11563 Health Library | Health and Wellness | Wellmont Health System
  • Shin Splint

    (Medial Tibial Stress Syndrome)


    A shin splint is inflammation and pain along the inner part of the lower leg. It involves the tibia (shin bone).


    Shin splints occur when the tissue that connects muscles to the lining of the tibia becomes irritated and inflamed.
    Muscles of the Lower Leg
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    Risk Factors

    A risk factor is something that increases your chance of getting a disease or condition. Risk factors for a shin splint include:
    • Improper stretching or failure to warm up before exercising
    • Activities that involve repeated pounding of the legs on hard surfaces (such as running, basketball, or tennis)
    • Increasing intensity of exercise or mileage of running without proper preparation and conditioning
    • Worn-out or ill-fitting footwear
    • Improper running technique or problems with the way the foot hits the ground when running
    • A strength imbalance between two opposing muscle groups in the leg
    • Flattened foot arches
    • Running on a slope


    Symptoms of a shin splint include:
    • Pain on the inner side of the shin, described as aching or throbbing with local tenderness
    • Swelling or redness of the shin (possible, but not common)


    If you have the symptoms of shin splints, you may not need to see a doctor. If the injury does not respond to self-treatment (see Treatments below) after two to four weeks, see your doctor. You may have a more serious injury.
    The doctor will examine your lower leg and look for areas of tenderness and swelling. In addition, the doctor will look for foot problems such as over-pronation. You may have an x-ray to check for a stress fracture, which has similar symptoms.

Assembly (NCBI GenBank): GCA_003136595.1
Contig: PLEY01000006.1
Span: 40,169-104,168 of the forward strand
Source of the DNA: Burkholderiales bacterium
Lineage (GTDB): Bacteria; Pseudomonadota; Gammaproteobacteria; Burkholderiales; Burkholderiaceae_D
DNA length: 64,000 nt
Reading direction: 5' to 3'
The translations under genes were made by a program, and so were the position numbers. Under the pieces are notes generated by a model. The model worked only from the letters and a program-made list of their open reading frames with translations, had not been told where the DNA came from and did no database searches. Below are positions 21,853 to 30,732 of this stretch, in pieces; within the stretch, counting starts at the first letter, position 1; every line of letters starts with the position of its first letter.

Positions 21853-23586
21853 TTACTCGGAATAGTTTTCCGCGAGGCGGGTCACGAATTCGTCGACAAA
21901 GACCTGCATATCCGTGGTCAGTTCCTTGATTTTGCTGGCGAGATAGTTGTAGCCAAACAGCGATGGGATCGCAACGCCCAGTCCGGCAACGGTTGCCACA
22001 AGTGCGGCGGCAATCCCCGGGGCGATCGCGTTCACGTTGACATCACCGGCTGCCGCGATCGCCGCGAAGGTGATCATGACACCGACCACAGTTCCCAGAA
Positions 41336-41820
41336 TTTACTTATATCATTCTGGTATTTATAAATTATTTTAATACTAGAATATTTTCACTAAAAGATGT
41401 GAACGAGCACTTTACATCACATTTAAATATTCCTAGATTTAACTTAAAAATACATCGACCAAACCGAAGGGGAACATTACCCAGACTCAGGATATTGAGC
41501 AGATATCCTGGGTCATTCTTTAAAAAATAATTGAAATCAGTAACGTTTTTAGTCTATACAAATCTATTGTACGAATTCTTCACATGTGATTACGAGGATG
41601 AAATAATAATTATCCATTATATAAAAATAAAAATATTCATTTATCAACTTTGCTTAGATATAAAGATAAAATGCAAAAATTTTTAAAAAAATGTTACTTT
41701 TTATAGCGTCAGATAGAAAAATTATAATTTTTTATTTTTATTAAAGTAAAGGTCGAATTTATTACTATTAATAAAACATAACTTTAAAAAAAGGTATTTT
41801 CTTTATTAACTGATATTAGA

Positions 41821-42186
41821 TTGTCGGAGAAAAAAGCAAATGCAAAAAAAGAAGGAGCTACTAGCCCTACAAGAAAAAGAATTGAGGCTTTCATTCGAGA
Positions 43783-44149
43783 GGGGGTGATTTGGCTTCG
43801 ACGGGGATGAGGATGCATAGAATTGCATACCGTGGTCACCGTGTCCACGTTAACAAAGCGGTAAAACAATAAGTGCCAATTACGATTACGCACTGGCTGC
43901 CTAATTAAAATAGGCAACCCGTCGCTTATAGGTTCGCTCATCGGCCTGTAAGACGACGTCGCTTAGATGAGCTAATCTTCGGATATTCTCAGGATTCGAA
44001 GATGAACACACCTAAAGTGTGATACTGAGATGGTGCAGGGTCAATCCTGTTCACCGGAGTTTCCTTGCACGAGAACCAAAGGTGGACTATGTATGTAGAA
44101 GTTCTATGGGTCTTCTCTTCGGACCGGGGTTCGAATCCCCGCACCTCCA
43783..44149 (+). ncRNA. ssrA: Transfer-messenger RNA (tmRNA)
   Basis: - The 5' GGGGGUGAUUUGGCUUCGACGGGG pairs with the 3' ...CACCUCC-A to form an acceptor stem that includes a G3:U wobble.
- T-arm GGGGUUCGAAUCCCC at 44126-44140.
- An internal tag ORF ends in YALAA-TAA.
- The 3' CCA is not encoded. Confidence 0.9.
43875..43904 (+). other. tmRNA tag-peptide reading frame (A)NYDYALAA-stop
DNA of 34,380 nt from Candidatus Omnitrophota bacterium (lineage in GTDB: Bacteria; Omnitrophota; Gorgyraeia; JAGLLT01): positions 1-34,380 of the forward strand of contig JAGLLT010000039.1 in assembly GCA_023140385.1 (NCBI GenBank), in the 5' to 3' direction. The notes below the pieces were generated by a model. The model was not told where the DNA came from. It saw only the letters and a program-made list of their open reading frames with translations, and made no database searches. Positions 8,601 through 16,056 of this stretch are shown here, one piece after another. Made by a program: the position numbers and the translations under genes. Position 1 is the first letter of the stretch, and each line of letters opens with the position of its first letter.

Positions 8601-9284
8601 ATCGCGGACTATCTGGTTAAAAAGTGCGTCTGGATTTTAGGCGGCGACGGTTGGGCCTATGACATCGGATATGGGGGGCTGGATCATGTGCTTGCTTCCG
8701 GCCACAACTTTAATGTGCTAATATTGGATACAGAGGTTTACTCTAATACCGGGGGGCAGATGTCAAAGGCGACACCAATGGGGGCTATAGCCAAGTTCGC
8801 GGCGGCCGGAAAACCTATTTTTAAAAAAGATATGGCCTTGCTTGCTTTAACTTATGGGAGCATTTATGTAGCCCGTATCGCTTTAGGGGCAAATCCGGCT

RICE therapy

    • Rest—Take a break from the activity that caused the pain. This is often enough to clear up the shin splint within a 10-day period.
    • Ice—Apply ice in 15-minute periods during the first 24 hours after the injury and for several days after if needed. This helps reduce swelling, inflammation, and pain.
    • Compression—Wrap the shin in an elastic bandage. This will help stop swelling and provide support for the shin and nearby soft tissues.
    • Elevation—Keep the injured leg raised for the first 24 hours, including during sleep. If there is local swelling, this may help.
    If you continue to have problems after you have initiated RICE therapy, ask your healthcare provider about alternating heat (15 minutes prior to exercise) and cold (15 minutes after exercise).


    In addition to RICE therapy, you may take anti-inflammatory medications to relieve pain.


    If over-pronation is causing your shin splints, you can get custom-made arch supports, called orthotics, which help correct the over-pronation.


    The following steps may help to prevent the development of a shin splint:
    • Warm up gradually first and then do progressive stretching.
    • Slowly increase intensity and duration of exercise.
    • Cool down after exercise with light stretching.
    • Run on a softer surface (such as grass, dirt, or certain outdoor tracks).
    • Do not suddenly change from a softer running surface to a hard one.
    • Carefully select footwear. Different shoes have different degrees of support and motion control.
    • Avoid over-striding, which can put more stress on your shin.
    • Wear orthotics if your doctor recommends them.


    American Academy of Orthopaedic Surgeons http://orthoinfo.aaos.org

    American Orthopaedic Society for Sports Medicine http://www.sportsmed.org


    Canadian Society of Exercise Physiology http://www.csep.ca

    Healthy Canadians http://www.healthycanadians.gc.ca


    American Academy of Orthopaedic Surgeons website. Available at: http://orthoinfo.aaos.org. Accessed October 14, 2005.

    Couture CJ and Karlson KA. Tibial stress injuries: decisive diagnosis and treatment of 'shin splints'. Phys Sportsmed. 2002 Jun;30(6):29.

    Moen MH, Tol JL, Weir A, Steunebrink M, De Winter TC. Medial tibial stress syndrome: a critical review. Sports Med. 2009;39(7):523-546.

    National Institute of Arthritis and Musculoskeletal and Skin Diseases website. Available at: http://www.niams.nih.gov/. Accessed October 14, 2005.

    Shin splints. DynaMed website. Available at: http://www.dynamicmedical.com/dynamed.nsf. Accessed October 14, 2005.

    Woods MJ. Frontera: Essentials of Physical Medicine and Rehabilitation. Philadelphia; Hanley and Belfus; 2002. Ch. 72.

    Yeung SS, Yeung EW, Gillespie LD. Interventions for preventing lower limb soft-tissue running injuries. Cochrane Database Syst Rev. 2011;(7):CD001256.

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